No Place Like Home

Patrick T. Gallagher, Head of School  
Like most longtime teachers my experience with former students often comes with their return visits to school. Walking the halls of US again, they reconnect and reminisce with old mentors. Their homecomings are heartening for us teachers, I trust they know. We are proud of and excited about their accomplishments, and chatting with them – within the very walls where they spent with us many of their most formative years – helps remind us why we do what we do with the boys of US today.

In the last year since my appointment, I have had the new experience of connecting with former US students, well beyond Shaker Heights and Hunting Valley, at alumni receptions around the country. In some ways these gatherings are similar to those on campus, as alumni of all ages inquire into what’s happening at US now and indulge their nostalgia for their days here. 

In other ways, though, they are different. Wherever they may have headed after US and whatever they might be doing with their lives, time and again graduates point to their time at US as the most impactful on them: “It was US.” Another refrain comes from fathers and grandfathers. Telling me of their sons’ and grandsons’ lives, I oftentimes hear, “Well, there’s no US here” – with a wistfulness in their voices at the prospect of their boys sharing in the experience they once had as boys back in Cleveland.

Time and distance bring into starker relief the meaning of the US experience, and support for US in the last year has been nothing short of extraordinary. This Report details its extent but also its range:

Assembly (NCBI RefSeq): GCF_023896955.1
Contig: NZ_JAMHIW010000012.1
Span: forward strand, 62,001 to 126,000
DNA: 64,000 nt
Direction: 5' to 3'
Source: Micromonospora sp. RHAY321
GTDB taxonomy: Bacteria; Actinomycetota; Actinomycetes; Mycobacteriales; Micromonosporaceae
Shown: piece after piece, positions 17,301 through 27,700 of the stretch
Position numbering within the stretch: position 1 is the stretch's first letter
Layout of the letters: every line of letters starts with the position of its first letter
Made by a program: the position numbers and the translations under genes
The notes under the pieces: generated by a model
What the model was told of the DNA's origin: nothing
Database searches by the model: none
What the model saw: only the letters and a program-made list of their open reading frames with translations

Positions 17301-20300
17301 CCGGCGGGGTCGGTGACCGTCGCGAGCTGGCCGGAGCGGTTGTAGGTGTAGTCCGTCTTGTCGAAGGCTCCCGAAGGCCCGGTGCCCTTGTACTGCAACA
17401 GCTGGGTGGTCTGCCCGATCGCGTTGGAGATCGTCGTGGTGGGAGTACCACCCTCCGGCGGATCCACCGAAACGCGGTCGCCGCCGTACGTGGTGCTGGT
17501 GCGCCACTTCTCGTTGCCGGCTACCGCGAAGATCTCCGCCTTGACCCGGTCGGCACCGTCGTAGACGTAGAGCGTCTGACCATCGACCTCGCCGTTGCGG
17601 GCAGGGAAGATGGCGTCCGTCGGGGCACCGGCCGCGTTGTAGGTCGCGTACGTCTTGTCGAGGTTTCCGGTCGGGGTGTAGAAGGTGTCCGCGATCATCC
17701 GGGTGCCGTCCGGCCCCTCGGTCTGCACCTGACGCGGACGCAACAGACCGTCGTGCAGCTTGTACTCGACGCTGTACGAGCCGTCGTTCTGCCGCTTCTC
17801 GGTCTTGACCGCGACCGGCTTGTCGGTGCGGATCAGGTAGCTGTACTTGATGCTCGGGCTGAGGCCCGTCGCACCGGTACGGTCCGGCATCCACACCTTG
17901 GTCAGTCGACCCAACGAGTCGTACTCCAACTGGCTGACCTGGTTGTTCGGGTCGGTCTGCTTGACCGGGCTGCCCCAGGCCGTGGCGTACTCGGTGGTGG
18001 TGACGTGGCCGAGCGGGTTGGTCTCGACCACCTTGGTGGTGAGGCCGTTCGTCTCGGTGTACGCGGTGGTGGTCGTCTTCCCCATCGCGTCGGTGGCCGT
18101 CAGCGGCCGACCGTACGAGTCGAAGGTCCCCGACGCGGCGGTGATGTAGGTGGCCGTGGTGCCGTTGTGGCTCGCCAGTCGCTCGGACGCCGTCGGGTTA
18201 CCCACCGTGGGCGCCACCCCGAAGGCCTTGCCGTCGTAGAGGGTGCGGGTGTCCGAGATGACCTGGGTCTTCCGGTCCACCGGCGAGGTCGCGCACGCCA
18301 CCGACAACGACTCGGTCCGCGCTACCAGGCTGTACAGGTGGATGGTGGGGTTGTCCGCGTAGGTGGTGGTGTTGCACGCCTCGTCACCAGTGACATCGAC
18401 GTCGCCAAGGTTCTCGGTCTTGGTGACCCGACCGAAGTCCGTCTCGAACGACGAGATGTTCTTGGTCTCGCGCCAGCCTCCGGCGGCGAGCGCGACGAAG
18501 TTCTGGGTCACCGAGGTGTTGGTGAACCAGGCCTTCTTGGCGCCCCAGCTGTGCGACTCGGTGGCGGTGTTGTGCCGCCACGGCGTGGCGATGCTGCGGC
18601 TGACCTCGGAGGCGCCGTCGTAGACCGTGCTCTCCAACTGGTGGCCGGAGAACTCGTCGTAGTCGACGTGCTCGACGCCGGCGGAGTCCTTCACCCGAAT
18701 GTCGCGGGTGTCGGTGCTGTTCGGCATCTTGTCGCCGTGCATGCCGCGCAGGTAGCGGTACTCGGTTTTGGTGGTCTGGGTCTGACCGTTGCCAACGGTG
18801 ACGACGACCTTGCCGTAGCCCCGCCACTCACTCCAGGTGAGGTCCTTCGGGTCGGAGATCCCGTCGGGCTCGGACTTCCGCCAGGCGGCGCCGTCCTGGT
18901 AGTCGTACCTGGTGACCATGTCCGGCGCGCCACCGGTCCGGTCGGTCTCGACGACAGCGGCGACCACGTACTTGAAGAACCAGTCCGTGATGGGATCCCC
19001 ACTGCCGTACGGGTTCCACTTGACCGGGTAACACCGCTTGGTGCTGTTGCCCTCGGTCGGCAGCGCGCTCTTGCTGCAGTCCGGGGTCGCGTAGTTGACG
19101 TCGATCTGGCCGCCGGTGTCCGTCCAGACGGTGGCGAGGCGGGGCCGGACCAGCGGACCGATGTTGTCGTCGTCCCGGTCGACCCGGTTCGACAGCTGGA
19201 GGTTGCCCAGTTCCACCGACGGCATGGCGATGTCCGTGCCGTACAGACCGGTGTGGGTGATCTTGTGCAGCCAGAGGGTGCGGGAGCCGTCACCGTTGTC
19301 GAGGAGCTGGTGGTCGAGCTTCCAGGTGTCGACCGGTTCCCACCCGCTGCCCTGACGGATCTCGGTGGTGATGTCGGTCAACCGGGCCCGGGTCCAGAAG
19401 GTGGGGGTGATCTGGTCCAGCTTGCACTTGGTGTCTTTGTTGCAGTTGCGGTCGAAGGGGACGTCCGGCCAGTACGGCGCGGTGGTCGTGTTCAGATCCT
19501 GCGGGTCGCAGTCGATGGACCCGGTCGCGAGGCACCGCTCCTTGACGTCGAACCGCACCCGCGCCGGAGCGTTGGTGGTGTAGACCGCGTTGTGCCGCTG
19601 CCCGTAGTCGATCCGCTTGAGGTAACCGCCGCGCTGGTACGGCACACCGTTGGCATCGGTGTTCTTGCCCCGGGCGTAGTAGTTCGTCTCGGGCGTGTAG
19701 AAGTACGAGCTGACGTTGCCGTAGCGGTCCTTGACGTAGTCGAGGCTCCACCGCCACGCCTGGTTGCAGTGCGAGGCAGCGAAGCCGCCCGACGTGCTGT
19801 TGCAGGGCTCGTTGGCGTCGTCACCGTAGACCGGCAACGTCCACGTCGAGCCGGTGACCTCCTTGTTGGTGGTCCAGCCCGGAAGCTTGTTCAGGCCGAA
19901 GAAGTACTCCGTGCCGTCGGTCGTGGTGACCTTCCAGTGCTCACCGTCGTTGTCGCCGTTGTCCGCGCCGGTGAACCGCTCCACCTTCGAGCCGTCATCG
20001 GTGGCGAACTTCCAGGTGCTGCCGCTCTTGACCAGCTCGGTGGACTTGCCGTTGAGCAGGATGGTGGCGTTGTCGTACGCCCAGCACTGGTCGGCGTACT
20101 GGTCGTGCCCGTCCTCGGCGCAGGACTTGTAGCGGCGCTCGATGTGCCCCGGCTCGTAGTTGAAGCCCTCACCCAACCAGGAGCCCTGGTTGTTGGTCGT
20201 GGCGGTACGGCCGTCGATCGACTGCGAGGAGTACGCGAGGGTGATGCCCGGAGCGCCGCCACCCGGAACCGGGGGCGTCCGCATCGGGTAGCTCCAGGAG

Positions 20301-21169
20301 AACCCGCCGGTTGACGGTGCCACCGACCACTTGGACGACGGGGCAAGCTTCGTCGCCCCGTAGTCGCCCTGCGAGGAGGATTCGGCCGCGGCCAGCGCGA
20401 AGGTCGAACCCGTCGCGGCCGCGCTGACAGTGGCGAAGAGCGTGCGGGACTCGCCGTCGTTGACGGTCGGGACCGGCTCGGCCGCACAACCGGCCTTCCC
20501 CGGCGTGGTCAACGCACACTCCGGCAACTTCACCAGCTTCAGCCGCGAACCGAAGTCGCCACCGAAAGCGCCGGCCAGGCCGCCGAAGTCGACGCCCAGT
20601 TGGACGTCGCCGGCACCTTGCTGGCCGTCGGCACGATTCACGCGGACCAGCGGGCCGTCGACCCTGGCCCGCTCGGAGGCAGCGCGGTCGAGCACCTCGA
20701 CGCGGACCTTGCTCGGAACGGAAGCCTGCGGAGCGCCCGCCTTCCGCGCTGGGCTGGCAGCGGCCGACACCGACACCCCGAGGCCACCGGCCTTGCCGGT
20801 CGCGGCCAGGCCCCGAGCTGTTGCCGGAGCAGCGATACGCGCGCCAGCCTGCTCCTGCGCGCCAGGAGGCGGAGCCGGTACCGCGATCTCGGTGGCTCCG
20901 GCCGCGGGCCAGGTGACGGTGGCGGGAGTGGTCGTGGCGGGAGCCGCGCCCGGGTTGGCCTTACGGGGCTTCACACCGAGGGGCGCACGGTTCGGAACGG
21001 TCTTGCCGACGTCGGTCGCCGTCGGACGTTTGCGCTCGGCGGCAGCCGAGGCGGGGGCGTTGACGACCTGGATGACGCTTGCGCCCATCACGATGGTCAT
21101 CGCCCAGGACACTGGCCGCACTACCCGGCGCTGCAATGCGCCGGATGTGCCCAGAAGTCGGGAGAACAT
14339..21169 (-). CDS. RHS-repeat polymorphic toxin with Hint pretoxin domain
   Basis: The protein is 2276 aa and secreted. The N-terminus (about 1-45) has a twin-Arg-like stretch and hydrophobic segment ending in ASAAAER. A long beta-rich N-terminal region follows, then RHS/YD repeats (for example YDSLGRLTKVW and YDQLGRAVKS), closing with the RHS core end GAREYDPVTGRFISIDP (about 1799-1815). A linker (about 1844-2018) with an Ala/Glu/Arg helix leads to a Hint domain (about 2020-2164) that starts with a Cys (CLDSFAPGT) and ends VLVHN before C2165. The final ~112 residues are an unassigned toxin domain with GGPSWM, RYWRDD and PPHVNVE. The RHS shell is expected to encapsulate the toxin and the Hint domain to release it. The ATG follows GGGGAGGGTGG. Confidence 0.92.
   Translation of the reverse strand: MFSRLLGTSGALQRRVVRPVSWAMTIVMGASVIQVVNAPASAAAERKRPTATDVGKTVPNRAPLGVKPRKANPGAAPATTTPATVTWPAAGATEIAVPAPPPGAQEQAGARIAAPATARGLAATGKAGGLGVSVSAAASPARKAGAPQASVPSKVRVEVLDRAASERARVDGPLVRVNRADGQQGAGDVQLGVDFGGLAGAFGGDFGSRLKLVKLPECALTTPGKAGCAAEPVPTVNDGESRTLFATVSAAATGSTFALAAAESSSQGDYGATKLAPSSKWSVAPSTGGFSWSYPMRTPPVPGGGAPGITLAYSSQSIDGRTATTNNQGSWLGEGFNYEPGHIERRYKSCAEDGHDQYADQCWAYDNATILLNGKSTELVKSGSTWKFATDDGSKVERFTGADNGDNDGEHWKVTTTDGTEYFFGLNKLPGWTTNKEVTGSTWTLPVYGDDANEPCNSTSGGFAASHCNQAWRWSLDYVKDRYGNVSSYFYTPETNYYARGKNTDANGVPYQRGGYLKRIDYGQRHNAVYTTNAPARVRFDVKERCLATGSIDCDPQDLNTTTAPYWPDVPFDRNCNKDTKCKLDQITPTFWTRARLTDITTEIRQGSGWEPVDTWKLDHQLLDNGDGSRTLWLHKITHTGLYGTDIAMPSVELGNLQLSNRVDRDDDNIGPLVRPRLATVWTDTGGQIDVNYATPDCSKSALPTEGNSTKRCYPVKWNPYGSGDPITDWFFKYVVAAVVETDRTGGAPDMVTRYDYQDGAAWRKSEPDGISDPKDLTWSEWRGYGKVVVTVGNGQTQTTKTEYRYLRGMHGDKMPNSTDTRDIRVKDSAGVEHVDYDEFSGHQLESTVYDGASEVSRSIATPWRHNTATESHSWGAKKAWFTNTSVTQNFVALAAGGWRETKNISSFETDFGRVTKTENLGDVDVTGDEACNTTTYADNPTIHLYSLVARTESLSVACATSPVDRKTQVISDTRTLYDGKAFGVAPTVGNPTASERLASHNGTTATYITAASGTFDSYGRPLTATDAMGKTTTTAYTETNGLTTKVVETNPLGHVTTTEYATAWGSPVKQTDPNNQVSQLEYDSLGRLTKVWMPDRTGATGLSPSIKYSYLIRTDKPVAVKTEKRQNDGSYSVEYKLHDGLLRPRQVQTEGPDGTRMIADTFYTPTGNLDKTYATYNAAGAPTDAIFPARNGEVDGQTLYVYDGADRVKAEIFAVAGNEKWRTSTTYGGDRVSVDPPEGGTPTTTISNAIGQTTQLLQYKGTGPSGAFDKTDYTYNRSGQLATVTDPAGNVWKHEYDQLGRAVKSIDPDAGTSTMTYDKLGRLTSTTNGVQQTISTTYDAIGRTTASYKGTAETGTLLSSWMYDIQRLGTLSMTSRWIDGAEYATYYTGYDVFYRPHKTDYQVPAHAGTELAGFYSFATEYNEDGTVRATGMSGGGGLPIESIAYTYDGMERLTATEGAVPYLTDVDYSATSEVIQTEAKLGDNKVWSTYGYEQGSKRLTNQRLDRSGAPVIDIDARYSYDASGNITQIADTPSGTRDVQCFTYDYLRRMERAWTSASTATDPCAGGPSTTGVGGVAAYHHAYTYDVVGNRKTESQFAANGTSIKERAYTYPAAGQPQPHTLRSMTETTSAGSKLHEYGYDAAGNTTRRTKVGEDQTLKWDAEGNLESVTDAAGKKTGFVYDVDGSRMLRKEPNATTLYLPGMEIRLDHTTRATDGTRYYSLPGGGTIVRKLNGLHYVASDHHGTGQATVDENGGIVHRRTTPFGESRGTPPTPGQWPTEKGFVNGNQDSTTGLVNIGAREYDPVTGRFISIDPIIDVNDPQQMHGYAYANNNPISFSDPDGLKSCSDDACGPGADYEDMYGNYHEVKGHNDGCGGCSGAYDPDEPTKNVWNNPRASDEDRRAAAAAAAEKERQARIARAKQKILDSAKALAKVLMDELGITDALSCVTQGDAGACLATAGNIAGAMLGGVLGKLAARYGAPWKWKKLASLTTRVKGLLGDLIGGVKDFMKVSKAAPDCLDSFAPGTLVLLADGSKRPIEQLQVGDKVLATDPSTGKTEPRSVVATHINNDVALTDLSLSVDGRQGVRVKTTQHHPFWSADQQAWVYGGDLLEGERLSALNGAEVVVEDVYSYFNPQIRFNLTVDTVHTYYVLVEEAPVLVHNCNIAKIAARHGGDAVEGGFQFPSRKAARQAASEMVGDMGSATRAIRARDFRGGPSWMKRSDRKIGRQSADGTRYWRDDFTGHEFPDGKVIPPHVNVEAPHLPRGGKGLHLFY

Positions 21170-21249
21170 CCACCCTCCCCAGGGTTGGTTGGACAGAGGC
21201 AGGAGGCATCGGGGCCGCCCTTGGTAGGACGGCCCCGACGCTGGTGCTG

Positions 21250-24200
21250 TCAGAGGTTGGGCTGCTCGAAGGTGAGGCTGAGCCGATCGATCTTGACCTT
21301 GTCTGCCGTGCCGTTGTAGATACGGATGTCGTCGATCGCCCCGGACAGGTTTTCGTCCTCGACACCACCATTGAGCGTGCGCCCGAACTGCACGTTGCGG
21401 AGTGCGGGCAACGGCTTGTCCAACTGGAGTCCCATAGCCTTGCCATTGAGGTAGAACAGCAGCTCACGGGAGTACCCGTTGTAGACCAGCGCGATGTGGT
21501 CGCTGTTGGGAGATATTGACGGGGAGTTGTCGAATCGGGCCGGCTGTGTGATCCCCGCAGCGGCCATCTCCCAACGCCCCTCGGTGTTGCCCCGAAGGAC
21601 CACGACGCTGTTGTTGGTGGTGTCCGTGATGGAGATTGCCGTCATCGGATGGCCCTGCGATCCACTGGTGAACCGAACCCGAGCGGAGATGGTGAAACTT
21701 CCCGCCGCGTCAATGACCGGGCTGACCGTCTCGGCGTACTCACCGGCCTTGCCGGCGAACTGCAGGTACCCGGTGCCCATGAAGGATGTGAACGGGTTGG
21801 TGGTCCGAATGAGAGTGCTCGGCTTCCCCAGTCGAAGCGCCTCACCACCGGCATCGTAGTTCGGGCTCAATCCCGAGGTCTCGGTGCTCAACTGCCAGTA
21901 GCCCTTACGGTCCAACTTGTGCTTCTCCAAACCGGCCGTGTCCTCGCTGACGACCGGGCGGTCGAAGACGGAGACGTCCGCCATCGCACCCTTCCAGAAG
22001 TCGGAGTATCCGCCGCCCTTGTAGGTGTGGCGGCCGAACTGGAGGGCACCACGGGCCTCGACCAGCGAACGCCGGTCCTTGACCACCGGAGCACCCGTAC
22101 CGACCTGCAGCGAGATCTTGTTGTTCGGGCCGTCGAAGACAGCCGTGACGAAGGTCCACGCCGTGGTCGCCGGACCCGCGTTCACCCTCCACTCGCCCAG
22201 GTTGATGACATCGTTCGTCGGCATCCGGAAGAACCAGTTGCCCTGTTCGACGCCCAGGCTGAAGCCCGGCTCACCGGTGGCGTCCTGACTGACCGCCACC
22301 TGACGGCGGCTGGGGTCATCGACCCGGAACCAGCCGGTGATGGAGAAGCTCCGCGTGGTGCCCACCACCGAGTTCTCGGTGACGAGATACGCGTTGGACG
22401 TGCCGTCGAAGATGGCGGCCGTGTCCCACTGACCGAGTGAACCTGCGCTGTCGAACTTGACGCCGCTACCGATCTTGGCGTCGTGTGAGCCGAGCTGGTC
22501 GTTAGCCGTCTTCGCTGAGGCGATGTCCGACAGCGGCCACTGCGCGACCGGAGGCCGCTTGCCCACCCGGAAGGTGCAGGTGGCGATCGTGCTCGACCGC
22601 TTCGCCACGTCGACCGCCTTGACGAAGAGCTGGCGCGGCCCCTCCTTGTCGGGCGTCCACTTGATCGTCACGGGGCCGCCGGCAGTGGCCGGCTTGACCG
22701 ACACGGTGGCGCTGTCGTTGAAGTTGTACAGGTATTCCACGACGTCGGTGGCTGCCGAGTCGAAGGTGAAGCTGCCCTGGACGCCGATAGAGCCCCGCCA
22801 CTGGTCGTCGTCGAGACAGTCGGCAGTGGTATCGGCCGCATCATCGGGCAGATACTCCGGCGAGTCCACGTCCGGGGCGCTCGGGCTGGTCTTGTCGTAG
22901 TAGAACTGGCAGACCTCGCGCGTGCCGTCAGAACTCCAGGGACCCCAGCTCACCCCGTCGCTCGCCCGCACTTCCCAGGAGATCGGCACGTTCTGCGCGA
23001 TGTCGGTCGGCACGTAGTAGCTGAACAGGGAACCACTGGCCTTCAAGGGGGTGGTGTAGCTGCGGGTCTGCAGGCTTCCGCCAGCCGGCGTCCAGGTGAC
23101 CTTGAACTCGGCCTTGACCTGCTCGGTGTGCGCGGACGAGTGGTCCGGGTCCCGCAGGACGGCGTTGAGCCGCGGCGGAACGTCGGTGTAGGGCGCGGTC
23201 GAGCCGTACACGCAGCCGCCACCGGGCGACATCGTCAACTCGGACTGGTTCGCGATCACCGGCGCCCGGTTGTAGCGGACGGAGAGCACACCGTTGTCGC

• The Class of 2014 spearheading an inspiring effort to remember one of their own, Andrew Dorogi, a true US boy whose indefatigable spirit enriched the experience of the school for so many and whose legacy will live on in the Scholars bearing his name.

  • The naming of the Shaker campus’s Lindseth Hall for pioneering educator, former US Director, and Life Trustee Ginny Lindseth, Ph.D., whose theme-based curriculum distinguishes still today the daily experience of our youngest learners at US.

  • The gift to the school of an architectural treasure, a home that is not only a work of art but a testament to decades of superlative stewardship by Susan and Jack Turben ’53, where our boys will see firsthand the craftmanship and artistry of Frank Lloyd Wright.

These are but a few examples of the gifts, including countless hours of volunteered time, offered selflessly for the betterment of the school. This continued support is vital for US, and – as a beneficiary who just attended the inspiring International Boys’ Schools Coalition Annual Conference in Montréal, Québec – I can attest personally to the difference it makes for faculty, staff, and boys.

Thank you for your support for US. Neither the ear-to-ear grin of a graduate returning to campus for the first time nor the spirited atmosphere of scores of alumni getting together would be possible without it. You are helping us to attract and retain outstanding teachers, to shape and refine one-of-a-kind curricular offerings, and to provide boys opportunities outside the classroom that will challenge and fulfill them. We want nothing more than for future generations of US alumni, like those before them, to say “it was US,” more than any other institution, that propelled them forward. You are ensuring our future and theirs.

Shaker Heights Campus

20701 Brantley Road
Shaker Heights, Ohio 44122
Phone: 216-321-8260

Hunting Valley Campus

2785 SOM Center Road
Hunting Valley, Ohio 44022
GRADES 9 – 12
Phone: 216-831-2200
University School serves over 850 boys in Junior Kindergarten to Grade 12 on two campuses in suburban Cleveland, Ohio. The School’s mission is to inspire boys of promise to become young men of character who lead and serve. Dedicated faculty, rigorous curriculum, and experiential programs foster intellectual, physical, creative, and moral excellence. University School is a diverse and inclusive community where each boy is known and loved.